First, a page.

North Carolina. Seriously, what the hell? The state’s General Assembly has gone totally rogue since Pat McCrory was elected last November, leaving both the legislature and the Governor’s mansion in GOP control for the first time in over 100 years. Since April, Republicans have been on a legislative rampage that’s made the Tarheel State first the target of incredulous humor, then the object of widespread derision and, increasingly, the recipient of some serious Federal side eye. Sure, we all had a good chuckle when they tried to exempt themselves from the Constitution, but now that they’ve instituted the country’s most repressive voting laws targeting the poor, minorities and college students, the joke doesn’t seem so funny. People are starting to ask what the Department of Justice could do to right things ahead of the 2014 midterms. The extremely depressing answer is, probably not much.
It’s all terribly upsetting, and for those of us who’ve lived in NC, also rather perplexing. You see, there was a time not so long ago when North Carolina was a beacon of hope in Dixie, a model for the South’s economic and social reintegration into the US (who knew it would take so long? Lincoln at least suspected). It was a Southern state where non-Southerners like my California hippie parents could relocate, as they did when I was 7, without feeling as though they’d been dragged back in time 50 years. There are many reasons for the state’s comparatively moderate political history, but in my personal experience much of it boils down to two things: lots of colleges and lots of Quakers. Quakers are sort of the Original Gangstas when it comes to things like race equality, women’s rights and progressive politics generally. Did you know that North Carolina has one of the largest Quaker populations in the US? It’s true! They settled in North Carolina very early on, founded a bunch of schools and were active abolitionists, and basically made their bleeding-heart influence felt throughout the state. The college I attended was a stop on the Underground Railroad, for Pete’s sake. We had a plaque and everything. There was a lot to be proud of.
Still, it was the South. The fault lines were there; as a child I could feel them, always shifting beneath my feet. Growing up brown in North Carolina was no picnic, and with the added complication of being biracial I experienced not just the usual racial animosity, but also considerable racial confusion from both blacks and whites. Ethnic ambiguity doesn’t play so well in the South; people need to know what you are so they can decide how to treat you. All those thrumming, intersecting undercurrents of hostility and tribalism meant that even in my liberal bubble, surrounded by Quakers and the sandal-shod professoriat, we couldn’t keep the outside world entirely at bay. I got called “zebra,” “half-breed” and “nigger” not infrequently as a kid (even a few times in college); by junior high I’d learned to deflect, with ninja-like dexterity, intrusive questions about where “my people” were from and why I “talked white.” When I left North Carolina for good at 21 it was with a somewhat bitter taste in my mouth, but truly, despite it all, most of my memories are fond. The South is a beautiful place, with wonderful food, a rich and compelling history, and an abiding quirkiness that will forever endear it to me. But I would never live there again, and what’s happening in NC has forcefully reminded me why.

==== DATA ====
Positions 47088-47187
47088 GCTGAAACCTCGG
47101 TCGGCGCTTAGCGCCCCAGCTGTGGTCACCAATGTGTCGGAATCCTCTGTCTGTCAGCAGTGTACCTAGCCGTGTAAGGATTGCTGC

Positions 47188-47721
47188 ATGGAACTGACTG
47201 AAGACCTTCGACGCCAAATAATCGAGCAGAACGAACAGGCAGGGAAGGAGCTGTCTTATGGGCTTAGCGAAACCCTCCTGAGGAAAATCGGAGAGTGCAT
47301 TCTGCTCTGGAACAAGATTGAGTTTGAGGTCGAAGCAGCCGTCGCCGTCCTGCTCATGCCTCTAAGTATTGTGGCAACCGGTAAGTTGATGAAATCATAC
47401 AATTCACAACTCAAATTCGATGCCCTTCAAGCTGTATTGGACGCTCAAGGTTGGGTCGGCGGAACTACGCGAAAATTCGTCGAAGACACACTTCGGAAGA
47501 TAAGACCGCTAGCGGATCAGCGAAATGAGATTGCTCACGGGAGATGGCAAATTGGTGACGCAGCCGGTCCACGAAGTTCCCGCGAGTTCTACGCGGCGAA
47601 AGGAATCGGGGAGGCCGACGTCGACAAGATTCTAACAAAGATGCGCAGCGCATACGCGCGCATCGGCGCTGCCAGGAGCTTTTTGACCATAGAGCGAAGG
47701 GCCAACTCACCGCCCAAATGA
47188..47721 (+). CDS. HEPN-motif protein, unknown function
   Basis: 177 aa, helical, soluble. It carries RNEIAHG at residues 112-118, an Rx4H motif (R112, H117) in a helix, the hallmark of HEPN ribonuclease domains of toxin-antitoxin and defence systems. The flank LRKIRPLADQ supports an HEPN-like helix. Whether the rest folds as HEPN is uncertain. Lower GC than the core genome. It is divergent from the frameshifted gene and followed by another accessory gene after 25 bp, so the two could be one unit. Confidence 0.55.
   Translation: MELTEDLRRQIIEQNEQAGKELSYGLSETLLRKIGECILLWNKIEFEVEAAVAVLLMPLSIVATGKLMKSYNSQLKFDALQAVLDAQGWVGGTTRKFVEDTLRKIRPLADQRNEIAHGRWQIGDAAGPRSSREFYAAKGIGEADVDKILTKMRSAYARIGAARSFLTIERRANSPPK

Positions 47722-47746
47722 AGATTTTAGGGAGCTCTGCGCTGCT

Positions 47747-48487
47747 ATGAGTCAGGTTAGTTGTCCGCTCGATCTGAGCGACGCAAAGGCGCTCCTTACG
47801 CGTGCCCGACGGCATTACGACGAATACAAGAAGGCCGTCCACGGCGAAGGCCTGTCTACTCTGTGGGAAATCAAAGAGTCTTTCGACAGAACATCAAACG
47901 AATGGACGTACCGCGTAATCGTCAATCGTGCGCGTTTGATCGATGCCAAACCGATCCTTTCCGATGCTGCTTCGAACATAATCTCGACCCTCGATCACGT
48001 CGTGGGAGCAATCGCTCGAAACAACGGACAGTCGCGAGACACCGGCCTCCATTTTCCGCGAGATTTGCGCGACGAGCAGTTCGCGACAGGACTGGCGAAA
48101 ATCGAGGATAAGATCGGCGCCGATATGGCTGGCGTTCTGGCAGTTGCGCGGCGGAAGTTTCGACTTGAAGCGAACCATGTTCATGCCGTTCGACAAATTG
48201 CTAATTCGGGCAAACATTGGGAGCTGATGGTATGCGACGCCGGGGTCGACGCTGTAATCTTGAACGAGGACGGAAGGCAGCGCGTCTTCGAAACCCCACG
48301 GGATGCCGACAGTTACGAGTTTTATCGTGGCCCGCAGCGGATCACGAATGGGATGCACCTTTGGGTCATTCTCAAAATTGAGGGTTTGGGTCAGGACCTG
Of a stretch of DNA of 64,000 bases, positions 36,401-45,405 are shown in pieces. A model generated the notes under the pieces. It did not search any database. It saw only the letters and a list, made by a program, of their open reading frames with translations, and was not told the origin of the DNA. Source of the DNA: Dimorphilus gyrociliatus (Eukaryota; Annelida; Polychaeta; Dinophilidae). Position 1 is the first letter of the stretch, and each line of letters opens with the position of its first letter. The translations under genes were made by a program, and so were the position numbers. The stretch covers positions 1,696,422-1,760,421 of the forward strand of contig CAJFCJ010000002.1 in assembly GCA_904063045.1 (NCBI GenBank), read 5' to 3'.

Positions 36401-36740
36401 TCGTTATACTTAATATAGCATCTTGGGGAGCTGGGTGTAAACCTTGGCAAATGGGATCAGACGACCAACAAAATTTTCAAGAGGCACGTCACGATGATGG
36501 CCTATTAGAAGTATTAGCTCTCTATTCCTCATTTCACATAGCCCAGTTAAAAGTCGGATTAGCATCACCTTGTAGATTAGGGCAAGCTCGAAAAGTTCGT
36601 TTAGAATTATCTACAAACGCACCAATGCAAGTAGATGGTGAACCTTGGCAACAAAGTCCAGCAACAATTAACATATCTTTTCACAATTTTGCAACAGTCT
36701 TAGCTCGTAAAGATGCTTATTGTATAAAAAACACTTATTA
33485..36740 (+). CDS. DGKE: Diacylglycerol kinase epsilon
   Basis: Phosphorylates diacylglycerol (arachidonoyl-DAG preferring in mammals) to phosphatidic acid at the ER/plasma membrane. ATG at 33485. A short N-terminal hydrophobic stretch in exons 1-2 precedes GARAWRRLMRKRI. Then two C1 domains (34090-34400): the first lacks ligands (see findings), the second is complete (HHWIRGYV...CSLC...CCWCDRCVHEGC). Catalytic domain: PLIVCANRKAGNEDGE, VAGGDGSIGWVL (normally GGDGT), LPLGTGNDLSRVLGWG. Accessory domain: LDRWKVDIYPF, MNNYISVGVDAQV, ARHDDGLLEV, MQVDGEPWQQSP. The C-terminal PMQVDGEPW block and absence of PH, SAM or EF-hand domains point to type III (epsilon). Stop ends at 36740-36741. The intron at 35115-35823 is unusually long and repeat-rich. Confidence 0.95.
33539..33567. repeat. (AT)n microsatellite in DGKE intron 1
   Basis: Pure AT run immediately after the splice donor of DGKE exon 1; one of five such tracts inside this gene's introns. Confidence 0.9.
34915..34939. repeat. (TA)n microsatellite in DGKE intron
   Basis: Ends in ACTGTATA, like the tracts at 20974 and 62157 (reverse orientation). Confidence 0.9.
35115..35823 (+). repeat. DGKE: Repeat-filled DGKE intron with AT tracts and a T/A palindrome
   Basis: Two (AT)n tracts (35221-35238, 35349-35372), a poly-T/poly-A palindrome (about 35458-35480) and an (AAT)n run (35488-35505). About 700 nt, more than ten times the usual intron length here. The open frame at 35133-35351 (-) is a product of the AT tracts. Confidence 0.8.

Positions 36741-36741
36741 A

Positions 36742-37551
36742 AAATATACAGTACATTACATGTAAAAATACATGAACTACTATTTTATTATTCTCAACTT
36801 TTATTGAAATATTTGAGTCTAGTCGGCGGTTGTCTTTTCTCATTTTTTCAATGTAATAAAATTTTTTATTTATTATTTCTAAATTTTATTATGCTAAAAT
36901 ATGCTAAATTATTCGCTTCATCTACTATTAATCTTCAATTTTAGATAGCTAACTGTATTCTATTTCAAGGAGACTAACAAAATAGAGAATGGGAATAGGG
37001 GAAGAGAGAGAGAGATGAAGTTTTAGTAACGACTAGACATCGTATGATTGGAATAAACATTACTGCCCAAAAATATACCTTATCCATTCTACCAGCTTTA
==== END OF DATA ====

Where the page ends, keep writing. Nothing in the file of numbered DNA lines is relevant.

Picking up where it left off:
Look, white conservatives aren’t behaving very well anywhere in America right now, and the resurgence of overt racism triggered by the rise of the Kenyan Usurper is absolutely not confined to the South. But I fear that the reactionary spasms we’ll have to endure as the GOP faces its demographic mortality will be more violent in Southern states, and I also fear the consequences. Because the sense of alienation some white Americans now feel, Southern conservatives feel even more strongly—and they’ve felt it for a much longer time. Am I surprised by the rush of Southern legislatures to, with the blessing of SCOUS, undo decades of progress in minority voting and civic participation? Not in the slightest. But I am and always will be shocked that my former home state, once a great Southern success story, has fallen so far so fast, going from head of the class to last among equals in just a few vertiginous months.